January 12, 2022 - Publisher's note: Due to a publishing SNAFU, I have been remiss in my duties, here at BCN, regarding the proper categorization of county government publications; in particular, the Enhanced County Government Videos, begun August 1, 2019.
Therefore, to thoroughly correct this miscue, I will make the proper categorical correction, and bring these archives forward beginning on January 12, 2022; mixing these historical patterns of fact in with the current news of our day. Some posts brought forward will not be video broadcasts, but most informative posts as to who and what you Beaufort County Commissioners are, and how they govern.
The 'reports of the death' of "Limited Voting" in Beaufort County 'are greatly exaggerated'.
The Beaufort County Commissioners, on December 4, 2017
, elected a chairman of the board, and then discussed the public's election of themselves. The election of the chairman revealed no surprises, playing out exactly as it has many times in the past; a predetermined vote bargained and paid for (commonly known as the Beaufort County way of electing a chairman), with Hood Richardson - almost always the lead vote getter in his elections - voting for himself, "Since there was no one else left that I consider suitable for the position, I'm that guy who I will vote for." - Hood Richardson before the meeting.
Commissioner Richardson received his one vote alone, while Frankie Waters, nominated by Commissioner Jerry Evans, got the other six votes. Commissioner Waters was already chairman, so the commissioners did not enact their yearly version of (non)musical chairs. The election of the vice chairman, which is a position of limited purpose, was a simple unanimous vote for Commissioner Jerry Langley.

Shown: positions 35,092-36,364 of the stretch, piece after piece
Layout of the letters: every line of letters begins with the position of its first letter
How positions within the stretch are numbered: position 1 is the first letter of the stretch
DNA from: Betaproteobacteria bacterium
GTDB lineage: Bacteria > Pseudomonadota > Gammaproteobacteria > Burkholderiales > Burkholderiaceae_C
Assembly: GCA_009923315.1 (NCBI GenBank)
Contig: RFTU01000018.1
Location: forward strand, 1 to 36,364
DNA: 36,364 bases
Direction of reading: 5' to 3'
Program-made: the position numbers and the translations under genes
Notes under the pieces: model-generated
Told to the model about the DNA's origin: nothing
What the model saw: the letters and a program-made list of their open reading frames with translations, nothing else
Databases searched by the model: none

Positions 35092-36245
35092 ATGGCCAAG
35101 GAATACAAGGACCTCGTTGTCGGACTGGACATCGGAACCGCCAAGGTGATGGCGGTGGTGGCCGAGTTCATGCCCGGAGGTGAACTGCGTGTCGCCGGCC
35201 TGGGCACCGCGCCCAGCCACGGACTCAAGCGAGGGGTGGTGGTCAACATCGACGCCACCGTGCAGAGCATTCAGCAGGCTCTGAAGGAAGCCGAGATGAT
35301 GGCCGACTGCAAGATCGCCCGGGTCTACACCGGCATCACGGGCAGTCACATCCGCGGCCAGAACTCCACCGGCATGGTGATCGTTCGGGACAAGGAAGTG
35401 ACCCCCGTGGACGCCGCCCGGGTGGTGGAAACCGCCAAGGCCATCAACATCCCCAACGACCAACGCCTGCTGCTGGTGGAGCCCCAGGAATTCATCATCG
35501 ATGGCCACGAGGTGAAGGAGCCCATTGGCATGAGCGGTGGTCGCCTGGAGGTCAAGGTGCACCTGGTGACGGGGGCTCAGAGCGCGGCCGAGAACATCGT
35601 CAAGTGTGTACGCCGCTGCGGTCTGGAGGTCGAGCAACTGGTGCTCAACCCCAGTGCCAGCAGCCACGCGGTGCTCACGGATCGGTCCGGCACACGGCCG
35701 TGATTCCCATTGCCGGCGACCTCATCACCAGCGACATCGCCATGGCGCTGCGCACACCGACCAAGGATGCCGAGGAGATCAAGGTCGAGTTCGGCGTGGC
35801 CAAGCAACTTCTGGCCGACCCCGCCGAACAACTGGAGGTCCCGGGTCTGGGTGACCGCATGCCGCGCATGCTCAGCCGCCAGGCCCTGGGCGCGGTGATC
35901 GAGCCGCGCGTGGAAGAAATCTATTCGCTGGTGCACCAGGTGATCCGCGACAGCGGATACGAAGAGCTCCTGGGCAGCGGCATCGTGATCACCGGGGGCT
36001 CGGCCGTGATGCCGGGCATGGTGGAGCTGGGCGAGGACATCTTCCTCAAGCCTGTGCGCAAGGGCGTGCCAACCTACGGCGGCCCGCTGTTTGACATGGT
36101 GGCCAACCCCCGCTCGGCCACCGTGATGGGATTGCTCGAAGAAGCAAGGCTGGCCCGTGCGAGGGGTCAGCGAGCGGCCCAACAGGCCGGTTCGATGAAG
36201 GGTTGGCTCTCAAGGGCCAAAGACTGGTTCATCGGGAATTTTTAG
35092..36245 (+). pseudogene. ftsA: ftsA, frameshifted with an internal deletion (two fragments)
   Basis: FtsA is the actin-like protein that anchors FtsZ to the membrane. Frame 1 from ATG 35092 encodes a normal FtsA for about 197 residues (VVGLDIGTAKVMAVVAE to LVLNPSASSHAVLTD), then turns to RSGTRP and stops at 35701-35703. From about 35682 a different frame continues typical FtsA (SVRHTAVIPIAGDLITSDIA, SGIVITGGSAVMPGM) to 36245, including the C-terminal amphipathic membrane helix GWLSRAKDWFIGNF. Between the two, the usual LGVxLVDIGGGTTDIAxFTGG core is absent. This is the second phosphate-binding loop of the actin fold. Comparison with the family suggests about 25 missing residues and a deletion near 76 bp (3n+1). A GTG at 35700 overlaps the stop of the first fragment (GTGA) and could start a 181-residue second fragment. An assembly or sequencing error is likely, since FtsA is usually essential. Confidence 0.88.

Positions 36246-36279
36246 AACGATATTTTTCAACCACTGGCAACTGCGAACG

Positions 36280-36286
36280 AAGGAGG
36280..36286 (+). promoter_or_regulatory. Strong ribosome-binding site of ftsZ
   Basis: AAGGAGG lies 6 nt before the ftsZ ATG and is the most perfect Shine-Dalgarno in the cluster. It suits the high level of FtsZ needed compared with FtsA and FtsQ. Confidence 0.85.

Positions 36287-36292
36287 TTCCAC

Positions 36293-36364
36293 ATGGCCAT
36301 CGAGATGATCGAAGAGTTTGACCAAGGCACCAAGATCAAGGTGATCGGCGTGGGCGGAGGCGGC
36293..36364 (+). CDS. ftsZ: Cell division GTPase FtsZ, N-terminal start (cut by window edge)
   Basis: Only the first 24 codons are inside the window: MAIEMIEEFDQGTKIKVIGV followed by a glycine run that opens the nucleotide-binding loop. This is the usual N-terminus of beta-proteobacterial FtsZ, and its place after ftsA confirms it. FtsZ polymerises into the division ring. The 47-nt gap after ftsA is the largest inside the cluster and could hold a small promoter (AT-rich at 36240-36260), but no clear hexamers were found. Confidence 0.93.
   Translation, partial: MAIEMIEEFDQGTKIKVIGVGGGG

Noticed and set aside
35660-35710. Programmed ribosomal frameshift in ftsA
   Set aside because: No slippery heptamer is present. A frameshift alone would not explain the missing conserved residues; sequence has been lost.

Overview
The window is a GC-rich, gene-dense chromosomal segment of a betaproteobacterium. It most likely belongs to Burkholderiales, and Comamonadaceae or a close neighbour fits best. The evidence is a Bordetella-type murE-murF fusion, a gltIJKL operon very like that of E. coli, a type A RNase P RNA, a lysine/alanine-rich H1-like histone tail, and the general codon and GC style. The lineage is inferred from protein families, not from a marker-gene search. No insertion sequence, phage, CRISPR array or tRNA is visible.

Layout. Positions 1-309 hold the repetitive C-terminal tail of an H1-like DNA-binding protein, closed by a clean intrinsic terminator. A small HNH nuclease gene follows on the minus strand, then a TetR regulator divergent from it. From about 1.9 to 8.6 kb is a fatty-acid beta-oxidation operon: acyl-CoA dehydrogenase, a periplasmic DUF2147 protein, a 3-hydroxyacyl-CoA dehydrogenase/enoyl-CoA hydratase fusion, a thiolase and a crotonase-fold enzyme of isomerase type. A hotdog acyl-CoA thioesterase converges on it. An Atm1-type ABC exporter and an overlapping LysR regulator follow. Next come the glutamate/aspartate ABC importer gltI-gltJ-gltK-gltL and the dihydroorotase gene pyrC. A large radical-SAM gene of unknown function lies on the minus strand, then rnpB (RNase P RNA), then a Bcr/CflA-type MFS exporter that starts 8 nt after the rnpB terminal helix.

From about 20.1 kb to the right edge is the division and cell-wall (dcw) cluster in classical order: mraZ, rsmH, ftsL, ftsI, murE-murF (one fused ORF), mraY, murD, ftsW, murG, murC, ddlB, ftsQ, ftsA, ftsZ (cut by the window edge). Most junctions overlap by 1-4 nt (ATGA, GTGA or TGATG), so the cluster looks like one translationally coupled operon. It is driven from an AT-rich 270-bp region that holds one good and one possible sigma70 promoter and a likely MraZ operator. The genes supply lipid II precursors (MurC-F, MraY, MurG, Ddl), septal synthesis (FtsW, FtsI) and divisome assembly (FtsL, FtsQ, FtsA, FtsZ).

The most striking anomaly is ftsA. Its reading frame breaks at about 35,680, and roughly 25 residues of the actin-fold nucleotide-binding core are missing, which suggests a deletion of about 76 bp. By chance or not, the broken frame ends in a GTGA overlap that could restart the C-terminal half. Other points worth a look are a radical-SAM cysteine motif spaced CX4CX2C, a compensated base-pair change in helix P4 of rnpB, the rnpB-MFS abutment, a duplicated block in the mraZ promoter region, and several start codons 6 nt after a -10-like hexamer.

Principled resistance or cantankerous obstructionist, Commissioner Richardson votes for whom he believes to be the most qualified for county commissioner chairman: Above. photo by Stan Deatherage Click image to enlarge.
Shortly after dealing with a few issues, one involving an 80,000.00 purchase of land by the county government that would be granted to a private group for the benefit of the high school soccer program, it was time to delve into a myriad of The Hood issues; most notably among those issues at tonight's meeting, the Commissioner's public positions on how to elect Beaufort County Commissioners, and Commissioner Hood Richardson wanted a public answer to his public question: Are the commissioners, in particular the registered Republicans on the board, seeking to end Limited Voting
in favor of an even more restrictive voting practice?
Restrictive voting is the hallmark of Limited Voting; however, voting within a district for a limited supply of politicians is, from a mathematical sense, even more restrictive. As per conservative Republican Hood Richardson, "the Republican party plan would give voters fewer selections and poorer selections in a small county (from a population sense)."
Republican Party Chairman Keith Kidwell speaks before commissioners, and does acknowledge that the local Republican Party is in the throes of ending "Limited Voting", but gave few details as to how, except that a petition is in progress, and that NC Representative Michael Speciale has been engaged: Above. photo by Stan Deatherage Click image to expand.